Ali Stiller ’20 focuses on sexual dimorphism at the glandular level in salamanders under Dr. Nancy Staub at Gonzaga University in Spokane, WA

Hi! My name is Ali Stiller, and I’m a rising Senior majoring in Biology. This summer I’m doing research at Gonzaga University. GU is in Spokane, Washington, which is just three hours northeast of Walla Walla. I’m working in Dr. Nancy Staub’s lab with three junior GU students.

The Staub lab focuses on sexual dimorphism at the glandular level in salamanders.

Plethodontidae, the salamander genus we study, has an elaborate courtship ritual that can last several hours and involves pheromone transfer from the male to the female. These pheromones help convince the female to engage/continue with courtship. Specific courtship glands in males secrete these important pheromones. Courtship glands have only been found in male salamanders and, consequently, are considered to be sexually dimorphic.

Recently, a possible courtship gland has been discovered on the ventral tail surface of female Aneides lugubris, a salamander species. This gland is called the modified granular gland. Although the function of this gland has not been confirmed, its possible role in courtship may suggest that communication during courtship may be bidirectional. This means that females may be communicating back to the males during their lengthy courtship—a totally new concept!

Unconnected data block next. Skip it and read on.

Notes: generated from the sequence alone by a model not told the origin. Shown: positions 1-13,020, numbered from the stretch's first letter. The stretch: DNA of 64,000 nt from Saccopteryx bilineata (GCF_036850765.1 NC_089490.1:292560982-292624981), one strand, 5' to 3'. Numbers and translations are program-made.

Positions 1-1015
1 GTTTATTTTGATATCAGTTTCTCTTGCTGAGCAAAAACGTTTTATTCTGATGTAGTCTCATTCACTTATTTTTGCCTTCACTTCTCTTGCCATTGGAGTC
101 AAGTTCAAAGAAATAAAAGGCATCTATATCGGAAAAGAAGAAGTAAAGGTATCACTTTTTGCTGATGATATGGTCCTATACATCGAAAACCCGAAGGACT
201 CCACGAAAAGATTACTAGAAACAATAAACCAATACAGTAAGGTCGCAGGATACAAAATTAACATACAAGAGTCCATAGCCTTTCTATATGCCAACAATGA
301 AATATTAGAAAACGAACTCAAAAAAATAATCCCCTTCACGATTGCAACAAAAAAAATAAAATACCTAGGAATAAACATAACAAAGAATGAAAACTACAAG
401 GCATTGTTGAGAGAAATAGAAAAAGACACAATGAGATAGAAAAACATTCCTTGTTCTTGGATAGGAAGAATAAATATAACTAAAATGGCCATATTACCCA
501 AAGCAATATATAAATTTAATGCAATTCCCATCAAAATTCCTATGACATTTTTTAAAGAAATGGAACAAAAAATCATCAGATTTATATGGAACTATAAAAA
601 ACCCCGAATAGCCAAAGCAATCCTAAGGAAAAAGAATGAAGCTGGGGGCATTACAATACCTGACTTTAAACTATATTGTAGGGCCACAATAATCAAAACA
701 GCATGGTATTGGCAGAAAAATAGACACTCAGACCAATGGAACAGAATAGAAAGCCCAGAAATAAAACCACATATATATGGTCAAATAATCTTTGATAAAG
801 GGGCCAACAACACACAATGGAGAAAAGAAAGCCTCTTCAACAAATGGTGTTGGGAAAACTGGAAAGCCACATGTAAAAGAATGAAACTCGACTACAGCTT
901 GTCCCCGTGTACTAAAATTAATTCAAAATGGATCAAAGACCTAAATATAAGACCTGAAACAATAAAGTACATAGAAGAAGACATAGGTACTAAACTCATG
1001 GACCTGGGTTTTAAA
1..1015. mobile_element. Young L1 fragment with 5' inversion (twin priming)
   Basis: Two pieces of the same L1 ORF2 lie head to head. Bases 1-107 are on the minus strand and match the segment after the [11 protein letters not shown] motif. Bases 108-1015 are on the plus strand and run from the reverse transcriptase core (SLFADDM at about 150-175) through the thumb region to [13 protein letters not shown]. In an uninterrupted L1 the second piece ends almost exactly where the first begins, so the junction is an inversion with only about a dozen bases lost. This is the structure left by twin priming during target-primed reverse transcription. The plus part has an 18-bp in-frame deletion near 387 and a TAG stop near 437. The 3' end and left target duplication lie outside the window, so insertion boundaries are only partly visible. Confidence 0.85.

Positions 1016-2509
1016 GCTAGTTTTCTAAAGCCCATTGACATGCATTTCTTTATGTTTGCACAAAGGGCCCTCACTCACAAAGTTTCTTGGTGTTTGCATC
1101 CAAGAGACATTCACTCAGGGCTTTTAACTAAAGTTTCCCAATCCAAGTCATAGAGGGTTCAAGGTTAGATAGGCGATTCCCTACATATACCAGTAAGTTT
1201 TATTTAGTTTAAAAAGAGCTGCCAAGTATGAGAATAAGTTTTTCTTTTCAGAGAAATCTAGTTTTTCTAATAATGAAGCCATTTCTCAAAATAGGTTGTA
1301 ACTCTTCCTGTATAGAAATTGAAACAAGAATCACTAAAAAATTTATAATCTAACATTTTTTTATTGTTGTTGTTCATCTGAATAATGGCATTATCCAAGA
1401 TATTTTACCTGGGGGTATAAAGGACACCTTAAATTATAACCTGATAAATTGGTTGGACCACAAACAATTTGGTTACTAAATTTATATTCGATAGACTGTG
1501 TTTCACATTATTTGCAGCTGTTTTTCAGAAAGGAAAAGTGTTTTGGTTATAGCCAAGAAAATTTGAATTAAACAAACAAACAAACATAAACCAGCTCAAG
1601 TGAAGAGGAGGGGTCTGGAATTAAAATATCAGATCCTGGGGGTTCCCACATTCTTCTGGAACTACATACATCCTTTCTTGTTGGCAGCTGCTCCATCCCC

My research involves looking for modified granular glands in three different salamander species (Aneides flavipunctatus, Aneides ferreus, Aneides hardii). In order to do this, I need to dissect tissue from male and female salamander tails, embed this tissue in paraffin, section the tissue into very small segments, and stain the tissue. This is a multi-day process. Luckily, students have been working in the Staub lab for decades, so there is a plethora of already dissected, embedded, and sectioned tissue. All I have to do is stain and examine these tissue slides for modified granular glands. However, staining can be a long and troublesome process. The Quad stain that we often work with takes almost four hours and involves submerging slides in around thirty liquids that help salamander tissues react with four different stains. For the past four weeks, my lab team and I have been troubleshooting the Quad stain in order to determine how to make all four stains appear on each slide. Just recently, we got the Quad stain to work, so my next step is examining my tissue slides under the microscope for modified granular glands. My typical day involves looking at slides in the morning and staining slides in the afternoon.

I’m looking forward to the next few weeks, where I’ll prepare a research presentation for GU students doing summer research and continue staining and looking at slides.

My three coworkers, our lab (live) newt, and our super cool mentor has made this summer internship fantastic.


Experiences like Ali Stiller’s are made possible by the Whitman Internship Grant, which provides funding for students to participate in unpaid internships at both for-profit and non-profit organizations. To learn how you could secure a Whitman Internship Grant or host a Whitman intern at your organization, click here or contact Assistant Director for Internship Programs Mitzy Rodriguez

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